Any Given Thursday

by Rich Shen and Austin Lim | 11/5/14 2:45pm

The Pawtucket PawSox, Providence Bruins, Maine Red Claws.

What do those teams mean to you? Probably not much. These development teams, however, provide the building blocks for three of the four major sports we enjoy today. Coming out of college, many players are not yet ready to jump into the highest level of their respective sport. They therefore go through a grooming process, obtaining professional experience and working with professional coaches to refine their skills until they are ready to make the final jump to the top tier of their sport. By now, you might be wondering: if these development leagues are so important, why doesn’t professional football — America’s most popular sport by far — have one?

We’re glad you asked.

In the NFL, hundreds of players attend training camp each year but are out of a job by Labor Day. More than 800 players are left stranded: good enough to practice with the elites, but not quite good enough to compete. Although coaches preach about fair competition in training camps, the reality is that teams invest so much in some players that other training camp invitees won’t get a second look unless someone gets injured. That strikes us as a massive waste of talent.

The Fall Experimental Football League, which had its inaugural season this fall, has sprung up to try and take advantage of all that untapped potential --— envisioned as a potential feeder system for the NFL. The FXFL currently has four teams: the Brooklyn Bolts, Boston Brawlers, Omaha Mammoths and Blacktips. The Blacktips do not have a hometown yet — similar to freshmen on a Friday night, roaming around trying to find a game to play. These teams play a six-week schedule, with games on Wednesday and Friday nights so as not to conflict with NFL and NCAA schedules.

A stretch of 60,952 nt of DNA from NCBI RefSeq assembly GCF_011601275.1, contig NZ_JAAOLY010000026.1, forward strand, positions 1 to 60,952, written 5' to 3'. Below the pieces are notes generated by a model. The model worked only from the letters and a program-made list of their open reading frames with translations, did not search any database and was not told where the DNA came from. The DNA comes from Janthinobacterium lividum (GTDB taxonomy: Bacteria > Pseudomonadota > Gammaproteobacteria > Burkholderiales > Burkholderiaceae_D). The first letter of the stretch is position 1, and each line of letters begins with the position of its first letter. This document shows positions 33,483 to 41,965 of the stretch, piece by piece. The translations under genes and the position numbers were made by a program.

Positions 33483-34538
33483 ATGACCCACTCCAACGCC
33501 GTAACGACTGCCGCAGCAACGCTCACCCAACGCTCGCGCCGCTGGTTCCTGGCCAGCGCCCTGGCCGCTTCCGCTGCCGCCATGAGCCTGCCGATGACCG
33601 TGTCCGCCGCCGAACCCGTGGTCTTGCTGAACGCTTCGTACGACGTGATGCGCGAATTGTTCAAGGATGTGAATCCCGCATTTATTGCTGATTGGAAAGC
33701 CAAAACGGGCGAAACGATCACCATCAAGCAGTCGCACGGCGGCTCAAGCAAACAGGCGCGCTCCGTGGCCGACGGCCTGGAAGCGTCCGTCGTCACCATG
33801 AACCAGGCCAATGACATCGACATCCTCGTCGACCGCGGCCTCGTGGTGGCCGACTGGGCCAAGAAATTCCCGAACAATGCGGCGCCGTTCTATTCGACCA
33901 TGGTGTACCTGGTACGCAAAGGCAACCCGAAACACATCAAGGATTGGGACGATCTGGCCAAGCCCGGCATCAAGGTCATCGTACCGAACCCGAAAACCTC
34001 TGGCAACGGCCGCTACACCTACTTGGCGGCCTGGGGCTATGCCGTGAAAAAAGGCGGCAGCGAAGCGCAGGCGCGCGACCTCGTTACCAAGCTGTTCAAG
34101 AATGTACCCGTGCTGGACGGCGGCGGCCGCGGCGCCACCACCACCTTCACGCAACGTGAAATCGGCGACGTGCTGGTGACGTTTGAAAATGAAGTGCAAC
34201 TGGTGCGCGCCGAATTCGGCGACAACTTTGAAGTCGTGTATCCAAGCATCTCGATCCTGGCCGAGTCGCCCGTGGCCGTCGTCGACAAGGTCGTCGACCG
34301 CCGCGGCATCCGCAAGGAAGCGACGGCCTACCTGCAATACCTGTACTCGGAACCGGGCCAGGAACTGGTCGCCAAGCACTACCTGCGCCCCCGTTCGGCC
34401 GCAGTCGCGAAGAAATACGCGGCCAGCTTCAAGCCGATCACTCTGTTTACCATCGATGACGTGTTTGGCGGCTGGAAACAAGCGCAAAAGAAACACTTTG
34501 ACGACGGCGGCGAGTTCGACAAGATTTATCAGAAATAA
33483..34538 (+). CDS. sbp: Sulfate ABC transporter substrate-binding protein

In theory, the FXFL should work similarly to the farm system in professional baseball. As we all know, injuries run rampant in the NFL, and pro teams constantly need viable replacements. The FXFL is set up so that players can be called up to NFL rosters at any time. Because the FXFL season runs alongside the NFL season, players can both stay in shape and gain experience while waiting for their chance to play in the NFL. In essence, every game of the FXFL season allows these players to prove themselves in ways they often couldn’t in training camp.

Why has it taken so long for a developmental football league to start up? The answer is simple: in the past, it has not been financially sustainable. The NFL tried to start international development leagues before, but these leagues struggled to attract the international audience and bled money. There were also several attempts to establish a domestic development league, but these previous versions made the mistake of trying to compete with the NFL.

The FXFL is different for two reasons. It is meant to complement the NFL and serve solely as a development league, and it is specifically designed to keep costs down. For example, FXFL teams do not have their own stadiums, instead using existing ones. Plus, FXFL players only make $1,000 a week, whereas in the NFL, even practice-squad players make about six times that.

A successful developmental football league would be great for professional football teams and fans. What fan wouldn’t want to see better football players and more competitive games? Even the most casual NFL fans should root for the FXFL to succeed. Of course, it remains to be seen whether the FXFL can avoid the financial problems that previous football leagues have faced, but fans can certainly be more optimistic about the prospects of this league.

In the meantime, we recommend hopping down to Boston sometime to go watch Tajh Boyd (yes, that Tajh Boyd) play quarterback for the Brawlers. Perhaps you might just find the next big NFL superstar while you’re there.

 

Advertise your student group in The Dartmouth for free!